I think part of the problem is our academic culture and heritage, which has traditionally put a very high premium on being clever and a relatively low premium on being willing to go through the schlep. As applied statistics touches more areas and the number of users of statistical software and ideas grows, the schlep becomes just as important as the clever idea. If you aren’t willing to put in the time to code your methods up and make them accessible to other investigators, then who will be? 

To bring this back to the discussion inspired by Rafa’s post, I wonder if applied statistics journals could increase their impact, encourage more readership from scientific folks, and support a broader range of applied statisticians if there was a re-weighting of the importance of cleverness and schlep? As Paul points out: 

 In addition to their intrinsic value, they’re like undervalued stocks in the sense that there’s less demand for them among founders. If you pick an ambitious idea, you’ll have less competition, because everyone else will have been frightened off by the challenges involved.

27
May

Sunday data/statistics link roundup (5/27)

  1. Amanda Cox on the process they went through to come up with this graphic about the Facebook IPO. So cool to see how R is used in the development process. A favorite quote of mine, “But rather than bringing clarity, it just sort of looked chaotic, even to the seasoned chart freaks of 620 8th Avenue.” One of the more interesting things about posts like this is you get to see how statistics versus a deadline works. This is typically the role of the analyst, since they come in late and there is usually a deadline looming…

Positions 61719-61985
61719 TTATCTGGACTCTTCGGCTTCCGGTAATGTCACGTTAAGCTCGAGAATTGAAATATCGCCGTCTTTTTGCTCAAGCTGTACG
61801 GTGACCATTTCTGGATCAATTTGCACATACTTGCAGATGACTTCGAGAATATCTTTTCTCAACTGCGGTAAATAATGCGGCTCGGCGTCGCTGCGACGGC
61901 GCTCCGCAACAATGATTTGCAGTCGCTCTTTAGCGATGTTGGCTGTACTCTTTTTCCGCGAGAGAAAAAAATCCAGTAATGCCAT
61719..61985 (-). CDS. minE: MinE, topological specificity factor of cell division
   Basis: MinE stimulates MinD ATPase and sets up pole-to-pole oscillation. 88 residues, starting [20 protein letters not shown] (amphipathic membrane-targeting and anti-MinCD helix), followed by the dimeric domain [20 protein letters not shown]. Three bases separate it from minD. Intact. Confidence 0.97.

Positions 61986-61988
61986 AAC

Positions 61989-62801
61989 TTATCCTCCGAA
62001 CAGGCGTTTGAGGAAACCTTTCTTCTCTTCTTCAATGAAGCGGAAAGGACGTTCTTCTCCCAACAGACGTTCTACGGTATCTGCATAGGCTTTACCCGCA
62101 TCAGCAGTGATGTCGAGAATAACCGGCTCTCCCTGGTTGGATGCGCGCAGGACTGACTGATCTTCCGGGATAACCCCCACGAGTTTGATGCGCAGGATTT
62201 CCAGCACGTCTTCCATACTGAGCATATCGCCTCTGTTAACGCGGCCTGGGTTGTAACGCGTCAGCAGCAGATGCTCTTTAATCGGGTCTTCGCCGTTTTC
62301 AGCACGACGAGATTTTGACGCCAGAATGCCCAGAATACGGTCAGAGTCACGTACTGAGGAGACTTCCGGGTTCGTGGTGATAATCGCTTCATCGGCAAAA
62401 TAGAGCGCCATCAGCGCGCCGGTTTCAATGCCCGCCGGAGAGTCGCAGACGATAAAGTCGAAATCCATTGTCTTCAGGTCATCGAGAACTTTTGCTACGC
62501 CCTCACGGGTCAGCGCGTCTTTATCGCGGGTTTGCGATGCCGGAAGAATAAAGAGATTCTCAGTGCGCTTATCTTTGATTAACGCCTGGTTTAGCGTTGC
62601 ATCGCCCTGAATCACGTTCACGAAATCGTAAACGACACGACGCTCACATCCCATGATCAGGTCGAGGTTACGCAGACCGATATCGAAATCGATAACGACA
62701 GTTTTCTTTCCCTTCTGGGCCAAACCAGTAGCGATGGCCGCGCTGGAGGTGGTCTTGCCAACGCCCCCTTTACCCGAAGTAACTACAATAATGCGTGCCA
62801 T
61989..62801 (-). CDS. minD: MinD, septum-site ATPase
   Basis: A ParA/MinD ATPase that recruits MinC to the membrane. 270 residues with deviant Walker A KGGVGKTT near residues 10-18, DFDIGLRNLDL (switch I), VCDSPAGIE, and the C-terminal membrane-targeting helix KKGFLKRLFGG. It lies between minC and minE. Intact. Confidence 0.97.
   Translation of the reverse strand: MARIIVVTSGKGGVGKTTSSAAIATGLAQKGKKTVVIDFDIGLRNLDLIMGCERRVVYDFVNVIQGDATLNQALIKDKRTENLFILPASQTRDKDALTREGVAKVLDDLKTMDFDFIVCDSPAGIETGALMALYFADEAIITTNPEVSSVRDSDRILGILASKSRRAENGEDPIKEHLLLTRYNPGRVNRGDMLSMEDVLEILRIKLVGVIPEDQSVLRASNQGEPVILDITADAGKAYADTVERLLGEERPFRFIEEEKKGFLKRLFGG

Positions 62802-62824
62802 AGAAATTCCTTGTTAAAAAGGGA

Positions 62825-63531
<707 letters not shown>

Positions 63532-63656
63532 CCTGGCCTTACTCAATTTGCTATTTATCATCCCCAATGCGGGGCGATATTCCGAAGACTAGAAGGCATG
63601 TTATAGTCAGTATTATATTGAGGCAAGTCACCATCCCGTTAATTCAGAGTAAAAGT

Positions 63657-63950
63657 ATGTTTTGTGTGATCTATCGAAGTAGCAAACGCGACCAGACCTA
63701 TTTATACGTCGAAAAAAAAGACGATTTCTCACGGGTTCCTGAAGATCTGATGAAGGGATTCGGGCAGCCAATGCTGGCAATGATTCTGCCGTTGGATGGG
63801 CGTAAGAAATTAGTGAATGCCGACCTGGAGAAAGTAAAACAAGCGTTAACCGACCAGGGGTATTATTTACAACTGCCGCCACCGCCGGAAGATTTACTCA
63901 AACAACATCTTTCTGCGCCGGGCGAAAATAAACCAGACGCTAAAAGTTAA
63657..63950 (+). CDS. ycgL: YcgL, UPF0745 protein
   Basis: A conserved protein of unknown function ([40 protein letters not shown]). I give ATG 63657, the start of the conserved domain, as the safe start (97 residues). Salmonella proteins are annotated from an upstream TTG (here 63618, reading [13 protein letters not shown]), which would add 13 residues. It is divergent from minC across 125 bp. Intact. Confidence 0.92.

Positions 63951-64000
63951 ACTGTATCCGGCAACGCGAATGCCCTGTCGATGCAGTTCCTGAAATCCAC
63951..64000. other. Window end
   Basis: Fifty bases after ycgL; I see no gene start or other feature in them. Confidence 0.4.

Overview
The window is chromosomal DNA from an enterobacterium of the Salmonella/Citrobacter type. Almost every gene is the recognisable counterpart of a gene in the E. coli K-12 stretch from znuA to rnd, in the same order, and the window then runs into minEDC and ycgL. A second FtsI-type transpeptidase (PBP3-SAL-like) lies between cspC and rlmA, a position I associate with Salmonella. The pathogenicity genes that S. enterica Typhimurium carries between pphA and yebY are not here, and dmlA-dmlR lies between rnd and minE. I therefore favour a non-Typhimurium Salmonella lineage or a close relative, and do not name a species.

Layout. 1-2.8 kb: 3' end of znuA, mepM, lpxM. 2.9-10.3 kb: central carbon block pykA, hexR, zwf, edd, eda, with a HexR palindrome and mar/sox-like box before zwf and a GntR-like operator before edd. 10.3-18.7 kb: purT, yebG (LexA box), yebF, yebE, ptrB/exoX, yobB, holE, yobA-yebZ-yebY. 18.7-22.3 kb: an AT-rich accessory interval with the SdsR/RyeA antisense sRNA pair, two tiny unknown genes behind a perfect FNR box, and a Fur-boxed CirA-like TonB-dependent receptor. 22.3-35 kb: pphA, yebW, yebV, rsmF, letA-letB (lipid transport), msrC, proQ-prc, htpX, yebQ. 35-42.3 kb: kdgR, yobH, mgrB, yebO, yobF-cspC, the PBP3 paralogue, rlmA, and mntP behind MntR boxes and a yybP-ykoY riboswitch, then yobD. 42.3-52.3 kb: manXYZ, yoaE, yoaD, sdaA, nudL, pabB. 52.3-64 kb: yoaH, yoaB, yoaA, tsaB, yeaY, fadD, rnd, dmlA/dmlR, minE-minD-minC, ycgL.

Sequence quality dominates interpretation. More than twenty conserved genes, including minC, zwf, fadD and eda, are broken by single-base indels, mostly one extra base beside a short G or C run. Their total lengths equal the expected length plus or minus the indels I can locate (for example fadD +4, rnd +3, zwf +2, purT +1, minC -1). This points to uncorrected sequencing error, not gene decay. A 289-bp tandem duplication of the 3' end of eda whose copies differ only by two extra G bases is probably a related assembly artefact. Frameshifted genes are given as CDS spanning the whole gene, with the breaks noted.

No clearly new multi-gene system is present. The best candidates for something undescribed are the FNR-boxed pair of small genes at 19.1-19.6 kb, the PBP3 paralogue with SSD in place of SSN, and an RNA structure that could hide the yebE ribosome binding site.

2. An interview with Steve Blank about Silicon valley and how venture capitalists (VC’s) are focused on social technologies since they can make a profit quickly. A depressing/fascinating quote from this one is, “If I have a choice of investing in a blockbuster cancer drug that will pay me nothing for ten years,  at best, whereas social media will go big in two years, what do you think I’m going to pick? If you’re a VC firm, you’re tossing out your life science division.” He also goes on to say thank goodness for the NIH, NSF, and Google who are funding interesting “real science” problems. This probably deserves its own post later in the week, the difference between analyzing data because it will make money and analyzing data to solve a hard science problem. The latter usually takes way more patience and the data take much longer to collect. 
  3. An interesting post on how Obama’s analytics department ran an A/B test which improved the number of people who signed up for his mailing list. I don’t necessarily agree with their claim that they helped raise $60 million, there may be some confounding factors that mean that the individuals who sign up with the best combination of image/button don’t necessarily donate as much. But still, an interesting look into why Obama needs statisticians
  4. A cute statistics cartoon from @kristin_linn  via Chris V. Yes, we are now shamelessly reposting cute cartoons for retweets :-).